Salmond needs Tory support for his budget

"Alex Salmond will only get his first budget through Parliament if he agrees to back Tory plans on housing, drugs and crime, Conservative chiefs have warned." - Scotland on Sunday

Tory plans to address the West Lothian Question are scrutinised

"The Rifkind proposal undermines the principle of collective responsibility according to which a government must command a majority on all of the issues that come before Parliament, not just a selection of them.  The Speaker would become politicised if he had to determine precisely which bills were 'English'. For many bills contain some clauses that provide for changes in England only, while others provide for changes in Scotland as well. Most of the 2004 Higher Education Act, providing for top-up fees in universities, applied just to England and Wales. But other parts extended to Scotland as well as to England and Wales. Would MPs from Scotland be brought back in what a Scottish Labour MP George Foulkes called a kind of 'legislative hokey-cokey', to vote just on these particular clauses?" - Vernon Bogdanor in The Observer

"For David Cameron, the focus on English grievances is a net vote winner. The most his party can lose in Scotland is one seat - currently held by David Mundell - compared with the dozens of new constituencies it could pick up in southern marginals." - Paul Hutcheon in The Sunday Herald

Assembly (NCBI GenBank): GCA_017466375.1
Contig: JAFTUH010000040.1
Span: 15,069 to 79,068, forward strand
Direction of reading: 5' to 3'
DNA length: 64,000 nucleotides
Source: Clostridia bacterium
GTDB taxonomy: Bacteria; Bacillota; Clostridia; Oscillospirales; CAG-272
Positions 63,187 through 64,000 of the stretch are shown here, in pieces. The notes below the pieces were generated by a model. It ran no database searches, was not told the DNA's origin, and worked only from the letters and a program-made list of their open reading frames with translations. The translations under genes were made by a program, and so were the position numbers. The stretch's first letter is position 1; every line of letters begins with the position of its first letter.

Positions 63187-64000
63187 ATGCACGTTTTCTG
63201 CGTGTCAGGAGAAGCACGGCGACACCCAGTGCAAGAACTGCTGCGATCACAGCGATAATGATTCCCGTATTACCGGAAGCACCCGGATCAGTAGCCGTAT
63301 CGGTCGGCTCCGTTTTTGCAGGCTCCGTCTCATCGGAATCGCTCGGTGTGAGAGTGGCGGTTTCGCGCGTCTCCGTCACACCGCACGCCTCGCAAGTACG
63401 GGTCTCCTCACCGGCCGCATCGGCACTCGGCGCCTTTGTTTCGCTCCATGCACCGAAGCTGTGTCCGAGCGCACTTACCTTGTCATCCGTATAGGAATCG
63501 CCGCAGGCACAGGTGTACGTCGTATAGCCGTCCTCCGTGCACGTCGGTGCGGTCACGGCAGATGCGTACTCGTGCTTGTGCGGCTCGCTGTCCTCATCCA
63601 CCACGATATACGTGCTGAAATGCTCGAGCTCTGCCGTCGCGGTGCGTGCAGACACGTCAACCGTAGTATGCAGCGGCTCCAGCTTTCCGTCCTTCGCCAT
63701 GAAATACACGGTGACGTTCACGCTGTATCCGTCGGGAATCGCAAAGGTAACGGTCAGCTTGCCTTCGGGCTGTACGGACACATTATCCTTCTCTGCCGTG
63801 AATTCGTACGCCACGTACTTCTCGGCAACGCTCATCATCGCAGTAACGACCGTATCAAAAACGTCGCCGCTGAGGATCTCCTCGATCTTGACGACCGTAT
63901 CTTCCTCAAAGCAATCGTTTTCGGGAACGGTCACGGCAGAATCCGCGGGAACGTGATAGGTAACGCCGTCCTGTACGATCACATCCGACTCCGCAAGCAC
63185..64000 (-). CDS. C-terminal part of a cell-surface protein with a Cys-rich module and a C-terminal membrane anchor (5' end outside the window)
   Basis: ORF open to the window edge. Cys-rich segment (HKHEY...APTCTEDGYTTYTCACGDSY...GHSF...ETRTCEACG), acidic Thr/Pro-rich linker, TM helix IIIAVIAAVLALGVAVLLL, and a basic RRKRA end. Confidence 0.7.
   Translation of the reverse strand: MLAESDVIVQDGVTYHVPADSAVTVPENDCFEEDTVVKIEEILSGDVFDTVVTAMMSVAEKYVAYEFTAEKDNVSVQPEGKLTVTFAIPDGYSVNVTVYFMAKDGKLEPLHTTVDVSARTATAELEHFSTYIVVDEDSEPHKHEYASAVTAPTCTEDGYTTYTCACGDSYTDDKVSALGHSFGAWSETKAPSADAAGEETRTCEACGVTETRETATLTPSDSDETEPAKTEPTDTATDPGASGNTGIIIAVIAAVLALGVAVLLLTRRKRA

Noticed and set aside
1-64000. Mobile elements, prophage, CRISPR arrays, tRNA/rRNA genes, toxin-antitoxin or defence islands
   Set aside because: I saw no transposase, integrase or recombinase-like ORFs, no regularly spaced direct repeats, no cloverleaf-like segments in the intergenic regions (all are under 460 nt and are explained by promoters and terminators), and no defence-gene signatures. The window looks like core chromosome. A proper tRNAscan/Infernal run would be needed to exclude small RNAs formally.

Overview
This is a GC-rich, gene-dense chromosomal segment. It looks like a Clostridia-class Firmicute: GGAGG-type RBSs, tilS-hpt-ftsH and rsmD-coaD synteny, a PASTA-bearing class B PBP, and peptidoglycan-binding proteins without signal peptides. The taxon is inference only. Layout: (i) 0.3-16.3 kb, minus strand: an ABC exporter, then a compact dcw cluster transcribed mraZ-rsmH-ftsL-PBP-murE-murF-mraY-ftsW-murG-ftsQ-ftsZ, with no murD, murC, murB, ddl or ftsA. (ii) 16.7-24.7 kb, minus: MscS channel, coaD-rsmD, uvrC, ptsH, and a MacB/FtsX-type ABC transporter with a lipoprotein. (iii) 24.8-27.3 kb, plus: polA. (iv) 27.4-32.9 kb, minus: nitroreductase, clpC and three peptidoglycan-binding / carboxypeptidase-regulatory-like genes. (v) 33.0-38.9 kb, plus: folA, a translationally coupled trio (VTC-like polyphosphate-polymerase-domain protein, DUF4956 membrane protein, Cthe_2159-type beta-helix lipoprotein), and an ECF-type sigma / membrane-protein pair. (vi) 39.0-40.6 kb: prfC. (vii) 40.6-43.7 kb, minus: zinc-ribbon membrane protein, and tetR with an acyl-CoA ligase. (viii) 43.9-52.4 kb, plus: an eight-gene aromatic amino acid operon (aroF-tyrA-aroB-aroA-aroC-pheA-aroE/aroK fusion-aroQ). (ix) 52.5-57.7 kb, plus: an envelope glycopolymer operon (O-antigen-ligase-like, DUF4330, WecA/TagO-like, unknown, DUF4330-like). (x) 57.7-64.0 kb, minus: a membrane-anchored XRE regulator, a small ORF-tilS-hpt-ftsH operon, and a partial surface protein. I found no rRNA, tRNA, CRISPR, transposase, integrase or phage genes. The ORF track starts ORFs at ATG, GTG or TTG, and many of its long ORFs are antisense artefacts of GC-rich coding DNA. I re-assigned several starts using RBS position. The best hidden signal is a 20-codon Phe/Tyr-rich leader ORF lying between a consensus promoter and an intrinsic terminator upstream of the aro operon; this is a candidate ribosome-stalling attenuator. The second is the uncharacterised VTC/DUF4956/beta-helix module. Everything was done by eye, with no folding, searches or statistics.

Henry Porter and David Cameron exchange letters about civil liberties - The Observer

Axed: the NHS heroes who cared for Cameron's disabled son - Mail on Sunday

Dorries_nadine Meet Bridget Jones MP - The Sunday Telegraph profiles Nadine Dorries MP

Brown can't see what we really want - Martin Ivens in The Sunday Times

Immigration and education shake-up in Queen's Speech - Independent on Sunday

Some independent schools may give up charitable status as they are asked to prove "public benefit" - The Sunday Times

Please use this thread to highlight other interesting news and commentary...